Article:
As a state effort to add lanes to Route 347 in Smithtown gets ready to enter its second phase next week, former critics are hailing the project as a model for future highway development.
When the 13-phase project is finished, a 15-mile stretch of Route 347 from Hauppauge to Port Jefferson will feature bike trails, walking paths, solar-powered lighting, raised medians and trees to make the highway safer and more attractive, officials and transportation advocates said this week. The $600 million project is expected to be completed by about 2031.
"They're basically taking a road that was very alienating to drive on, very difficult to drive on, and they transformed it into an extension of the community it goes through," said Assemb. Steven Englebright (D-Setauket), a former critic. "It's more like a Main Street now."
The project's first phase, from Veterans Memorial Highway to state Route 111, was completed last week. The second phase, to Mount Pleasant Road in Smithtown, is to start next week and will add a third lane in each direction. The road eventually will be widened to Route 25A in Port Jefferson.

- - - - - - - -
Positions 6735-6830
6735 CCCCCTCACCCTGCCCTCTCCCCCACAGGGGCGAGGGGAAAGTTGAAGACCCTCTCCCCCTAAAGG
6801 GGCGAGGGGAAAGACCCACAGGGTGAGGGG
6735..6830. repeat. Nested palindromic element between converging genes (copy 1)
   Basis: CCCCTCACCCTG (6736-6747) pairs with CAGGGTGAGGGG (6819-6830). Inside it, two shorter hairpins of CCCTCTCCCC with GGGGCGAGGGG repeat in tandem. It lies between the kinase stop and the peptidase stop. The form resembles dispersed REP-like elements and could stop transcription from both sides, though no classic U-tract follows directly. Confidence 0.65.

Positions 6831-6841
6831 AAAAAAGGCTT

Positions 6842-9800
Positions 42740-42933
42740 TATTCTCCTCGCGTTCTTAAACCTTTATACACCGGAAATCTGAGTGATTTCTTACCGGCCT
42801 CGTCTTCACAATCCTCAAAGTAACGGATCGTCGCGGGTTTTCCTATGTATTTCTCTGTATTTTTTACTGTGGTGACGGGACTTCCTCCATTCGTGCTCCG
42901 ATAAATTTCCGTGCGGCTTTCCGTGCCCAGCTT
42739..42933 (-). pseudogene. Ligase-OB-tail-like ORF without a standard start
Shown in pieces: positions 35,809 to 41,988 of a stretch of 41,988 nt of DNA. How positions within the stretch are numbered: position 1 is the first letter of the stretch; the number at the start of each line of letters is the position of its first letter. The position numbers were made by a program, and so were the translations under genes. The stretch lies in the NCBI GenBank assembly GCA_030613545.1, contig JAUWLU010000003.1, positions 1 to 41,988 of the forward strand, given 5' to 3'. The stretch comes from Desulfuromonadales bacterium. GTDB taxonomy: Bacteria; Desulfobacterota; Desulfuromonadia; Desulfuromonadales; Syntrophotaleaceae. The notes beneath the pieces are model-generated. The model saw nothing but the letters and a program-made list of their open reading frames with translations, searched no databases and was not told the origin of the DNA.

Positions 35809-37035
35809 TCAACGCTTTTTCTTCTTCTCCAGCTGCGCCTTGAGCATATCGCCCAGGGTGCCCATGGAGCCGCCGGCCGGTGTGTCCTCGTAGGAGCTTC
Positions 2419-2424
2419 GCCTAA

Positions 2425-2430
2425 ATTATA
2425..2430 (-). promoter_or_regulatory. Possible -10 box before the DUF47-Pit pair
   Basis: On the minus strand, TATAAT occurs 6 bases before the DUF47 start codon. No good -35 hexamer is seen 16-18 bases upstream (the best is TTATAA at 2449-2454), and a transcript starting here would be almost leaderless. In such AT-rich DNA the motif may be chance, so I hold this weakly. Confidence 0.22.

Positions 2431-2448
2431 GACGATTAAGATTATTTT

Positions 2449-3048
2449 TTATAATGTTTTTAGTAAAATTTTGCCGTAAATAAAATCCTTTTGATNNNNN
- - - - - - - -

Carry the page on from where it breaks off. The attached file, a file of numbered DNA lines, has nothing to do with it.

Originally a farm delivery trail, Route 347 evolved after World War II into a perpetually congested commuter route lined with shopping centers such as Smith Haven Mall in Lake Grove. Daily traffic climbed to 71,000 vehicles today from 48,000 in 1969, according to state figures.
The state Department of Transportation's original widening plans were scored by residents, who feared their land would be seized to expand the road. Englebright said those plans "looked like the Cross-Bronx Expressway."
Designers drew up new plans for narrower lanes that take less land. The speed limit will be lowered to 45 mph from 55 mph.
Route 347 is "the first major Long Island road project that had more amenities than just more pavement and more asphalt," said Vision Long Island executive director Eric Alexander. "It's not just another big roadway project."
Assemb. Michael Fitzpatrick (R-St. James) said he believes most residents now like the project because state officials accepted their suggestions.
"The old thinking of DOT was just to get it done as quickly as possible," he said. "The attitude has changed, the thinking has changed, and I think the projects . . . are the better for it."
State Sen. John Flanagan (R-East Northport) said the road's new look "will help protect the surrounding communities for years to come."